Tribal Justice and Safety
Tribal Justice and Safety
FY 2015 Coordinated Tribal Assistance Solicitation (CTAS)
On November 20, 2014, the Department of Justice announced the opening of the grant solicitation period for comprehensive funding to support public safety, victim services, and crime prevention improvements in American Indian and Alaska Native communities. The Coordinated Tribal Assistance Solicitation (CTAS) is administered by the Justice Department’s Office of Justice Programs (OJP), Office of Community Oriented Policing Services (COPS), and Office on Violence Against Women (OVW). The funding can be used to enhance law enforcement; bolster adult and juvenile justice systems; prevent and control juvenile delinquency; serve sexual assault, domestic violence, and elder victims; and support other efforts to combat crime. The department’s Fiscal Year (FY) 2015 Coordinated Tribal Assistance Solicitation (CTAS) can be viewed on the Open Solicitations page.
DOJ Statement of Principles
As announced by Attorney General Eric Holder at the White House Tribal Nations Conference on November 13, 2013, the Department of Justice will adopt a Statement of Principles to guide and inform all of the Department's interactions with federally recognized Indian tribes. Our Statement of Principles will memorialize the Department of Justice's determination to serve as your partner in fighting crime and enforcing the law in Indian country. We are pleased to invite you to government-to-government consultations with the Department of Justice on our proposed Statement of Principles. View the consultation schedule and registration instructions.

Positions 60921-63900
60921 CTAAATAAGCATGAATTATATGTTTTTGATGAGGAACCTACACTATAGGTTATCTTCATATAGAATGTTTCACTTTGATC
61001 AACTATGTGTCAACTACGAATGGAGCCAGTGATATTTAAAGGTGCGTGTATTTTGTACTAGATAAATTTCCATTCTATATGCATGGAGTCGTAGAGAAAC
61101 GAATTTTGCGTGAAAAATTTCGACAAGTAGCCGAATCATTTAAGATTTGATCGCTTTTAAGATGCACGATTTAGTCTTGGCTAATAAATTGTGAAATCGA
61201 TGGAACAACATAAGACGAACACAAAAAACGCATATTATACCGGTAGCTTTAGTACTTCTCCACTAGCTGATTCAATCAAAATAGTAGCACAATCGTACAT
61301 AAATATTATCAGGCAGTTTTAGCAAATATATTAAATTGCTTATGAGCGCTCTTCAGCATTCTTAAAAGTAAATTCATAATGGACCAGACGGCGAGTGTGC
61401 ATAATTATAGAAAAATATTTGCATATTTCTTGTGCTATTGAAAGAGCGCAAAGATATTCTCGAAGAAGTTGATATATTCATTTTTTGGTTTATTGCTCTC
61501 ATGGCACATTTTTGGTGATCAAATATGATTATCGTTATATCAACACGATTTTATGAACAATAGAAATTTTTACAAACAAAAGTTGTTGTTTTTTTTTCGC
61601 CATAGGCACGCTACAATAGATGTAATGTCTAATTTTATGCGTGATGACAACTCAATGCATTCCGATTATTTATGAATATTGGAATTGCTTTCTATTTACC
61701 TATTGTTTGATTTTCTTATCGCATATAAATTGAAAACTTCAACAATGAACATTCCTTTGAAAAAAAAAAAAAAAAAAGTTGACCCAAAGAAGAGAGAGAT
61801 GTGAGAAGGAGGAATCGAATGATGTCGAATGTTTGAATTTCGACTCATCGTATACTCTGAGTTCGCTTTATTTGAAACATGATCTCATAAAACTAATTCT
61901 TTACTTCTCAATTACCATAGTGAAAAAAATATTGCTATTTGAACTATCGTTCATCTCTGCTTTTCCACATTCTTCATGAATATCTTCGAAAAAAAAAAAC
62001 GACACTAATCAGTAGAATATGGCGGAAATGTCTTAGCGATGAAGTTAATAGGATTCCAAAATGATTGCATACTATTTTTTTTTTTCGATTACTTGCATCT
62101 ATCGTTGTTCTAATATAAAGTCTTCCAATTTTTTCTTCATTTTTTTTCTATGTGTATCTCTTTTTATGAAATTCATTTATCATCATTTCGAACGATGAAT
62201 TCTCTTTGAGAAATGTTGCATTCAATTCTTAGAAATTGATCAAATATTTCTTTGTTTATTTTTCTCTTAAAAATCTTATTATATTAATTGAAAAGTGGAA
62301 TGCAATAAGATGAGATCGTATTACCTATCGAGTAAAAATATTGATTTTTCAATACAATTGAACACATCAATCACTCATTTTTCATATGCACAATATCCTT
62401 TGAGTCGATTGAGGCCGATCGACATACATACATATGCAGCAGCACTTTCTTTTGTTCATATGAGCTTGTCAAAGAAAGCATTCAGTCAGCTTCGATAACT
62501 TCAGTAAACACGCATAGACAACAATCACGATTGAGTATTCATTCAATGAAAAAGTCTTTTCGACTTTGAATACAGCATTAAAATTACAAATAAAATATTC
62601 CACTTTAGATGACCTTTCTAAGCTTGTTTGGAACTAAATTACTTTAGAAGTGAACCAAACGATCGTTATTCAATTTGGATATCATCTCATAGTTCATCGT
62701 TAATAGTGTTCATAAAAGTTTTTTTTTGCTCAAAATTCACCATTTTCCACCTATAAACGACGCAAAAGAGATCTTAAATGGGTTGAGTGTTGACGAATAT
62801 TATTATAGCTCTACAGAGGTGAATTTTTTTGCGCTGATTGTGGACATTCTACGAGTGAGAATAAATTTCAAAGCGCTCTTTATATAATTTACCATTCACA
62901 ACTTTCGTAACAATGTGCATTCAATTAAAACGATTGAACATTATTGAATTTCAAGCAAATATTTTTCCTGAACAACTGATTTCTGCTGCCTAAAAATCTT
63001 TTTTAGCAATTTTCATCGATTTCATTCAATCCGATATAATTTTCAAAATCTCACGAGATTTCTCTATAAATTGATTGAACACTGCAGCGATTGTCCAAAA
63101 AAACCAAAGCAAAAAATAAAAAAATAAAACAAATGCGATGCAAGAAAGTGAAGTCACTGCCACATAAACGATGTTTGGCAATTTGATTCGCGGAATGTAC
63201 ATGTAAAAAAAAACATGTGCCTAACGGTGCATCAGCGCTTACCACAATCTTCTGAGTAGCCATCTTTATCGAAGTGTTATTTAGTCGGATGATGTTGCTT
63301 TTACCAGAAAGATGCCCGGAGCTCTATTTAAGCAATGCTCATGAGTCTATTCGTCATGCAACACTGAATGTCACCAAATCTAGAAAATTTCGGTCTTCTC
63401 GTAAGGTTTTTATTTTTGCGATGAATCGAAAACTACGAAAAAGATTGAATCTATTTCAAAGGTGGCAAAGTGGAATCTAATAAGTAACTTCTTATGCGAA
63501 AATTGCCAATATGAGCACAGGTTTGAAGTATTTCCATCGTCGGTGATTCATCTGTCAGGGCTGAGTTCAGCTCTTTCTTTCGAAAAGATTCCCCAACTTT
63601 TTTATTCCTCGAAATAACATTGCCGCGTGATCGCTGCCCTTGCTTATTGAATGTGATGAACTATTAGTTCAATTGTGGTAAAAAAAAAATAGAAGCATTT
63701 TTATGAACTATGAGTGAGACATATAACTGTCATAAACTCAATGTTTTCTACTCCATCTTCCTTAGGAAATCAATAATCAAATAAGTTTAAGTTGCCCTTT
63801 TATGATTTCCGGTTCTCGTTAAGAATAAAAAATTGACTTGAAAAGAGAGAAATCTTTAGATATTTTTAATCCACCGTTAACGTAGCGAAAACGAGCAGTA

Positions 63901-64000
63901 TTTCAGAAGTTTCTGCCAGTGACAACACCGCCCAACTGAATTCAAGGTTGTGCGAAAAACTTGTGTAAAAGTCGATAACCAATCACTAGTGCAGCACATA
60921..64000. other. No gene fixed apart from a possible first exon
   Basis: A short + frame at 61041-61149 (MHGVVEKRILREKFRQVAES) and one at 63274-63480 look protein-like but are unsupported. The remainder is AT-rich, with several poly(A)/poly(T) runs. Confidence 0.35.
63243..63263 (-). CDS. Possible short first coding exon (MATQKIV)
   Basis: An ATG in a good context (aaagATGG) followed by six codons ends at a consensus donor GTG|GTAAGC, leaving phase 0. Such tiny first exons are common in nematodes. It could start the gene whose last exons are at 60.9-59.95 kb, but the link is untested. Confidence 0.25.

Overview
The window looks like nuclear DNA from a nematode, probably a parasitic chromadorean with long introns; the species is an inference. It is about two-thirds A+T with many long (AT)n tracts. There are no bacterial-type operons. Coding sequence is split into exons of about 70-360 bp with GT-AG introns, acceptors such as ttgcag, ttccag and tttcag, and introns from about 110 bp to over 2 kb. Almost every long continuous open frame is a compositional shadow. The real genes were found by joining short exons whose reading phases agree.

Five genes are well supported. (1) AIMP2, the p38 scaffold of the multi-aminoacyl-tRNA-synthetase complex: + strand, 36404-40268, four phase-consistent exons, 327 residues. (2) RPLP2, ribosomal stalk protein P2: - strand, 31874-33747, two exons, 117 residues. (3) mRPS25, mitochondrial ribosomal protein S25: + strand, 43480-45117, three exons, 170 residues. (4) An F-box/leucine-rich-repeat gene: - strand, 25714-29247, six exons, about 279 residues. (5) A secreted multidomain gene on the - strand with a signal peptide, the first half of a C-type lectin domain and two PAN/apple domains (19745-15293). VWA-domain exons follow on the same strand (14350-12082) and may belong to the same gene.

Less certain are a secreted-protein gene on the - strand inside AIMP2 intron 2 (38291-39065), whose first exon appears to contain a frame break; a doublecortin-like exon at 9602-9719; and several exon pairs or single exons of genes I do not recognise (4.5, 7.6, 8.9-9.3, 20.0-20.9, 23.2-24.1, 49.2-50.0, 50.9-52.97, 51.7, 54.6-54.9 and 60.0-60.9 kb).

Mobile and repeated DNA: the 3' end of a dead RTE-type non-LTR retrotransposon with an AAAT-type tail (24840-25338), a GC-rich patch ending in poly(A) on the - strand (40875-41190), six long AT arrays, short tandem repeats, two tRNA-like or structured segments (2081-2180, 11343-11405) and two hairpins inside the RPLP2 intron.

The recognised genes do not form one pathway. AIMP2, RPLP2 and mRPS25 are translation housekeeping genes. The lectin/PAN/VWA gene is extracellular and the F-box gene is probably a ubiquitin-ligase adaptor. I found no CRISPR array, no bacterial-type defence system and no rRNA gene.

Read the Proposed Statement of Principles
Watch the video "A Turning in the Tide" about Robert F. Kennedy's historic 1963 speech to the National Congress of American Indians and how the Justice Department, under the leadership of Attorney General Eric Holder, is working today more than ever to fulfill its commitment to foster equal justice, safety, partnership and self-government in Native American communities.
Violence Against Women Act (VAWA) 2013 Pilot Project
On March 7, 2013, President Obama signed into law the Violence Against Women Reauthorization Act of 2013, or "VAWA 2013." VAWA 2013 recognizes tribes' inherent power to exercise special domestic violence criminal jurisdiction over certain defendants, regardless of their Indian or non-Indian status, who commit acts of domestic violence or dating violence or violate certain protection orders in Indian country. This new law generally takes effect on March 7, 2015, but also authorizes a voluntary "Pilot Project" to allow certain tribes to begin exercising special jurisdiction sooner. On February 6, 2014 the Pascua Yaqui Tribe of Arizona, the Tulalip Tribes of Washington, and the Umatilla Tribes of Oregon Information were selected for this Pilot Project. Information related to the Pilot Project, related consultations, and other resources, may be found on the VAWA Reauthorization 2013 page.
In June 2009, Attorney General Eric Holder launched a Department-wide initiative to enhance public safety in Indian County. Significant progress has been made since then. This document offers highlights of the Department's progress in the following areas: enhanced prosecution and training efforts; implementation of the Tribal Law and Order Act of 2010 (TLOA); grant opportunities; general litigation; civil rights; and outreach and consultation.
U.S. Department of Justice
950 Pennsylvania Ave., NW
Washington, DC 20530-0001
For questions about the Coordinated Tribal Solicitation Assistance Solicitation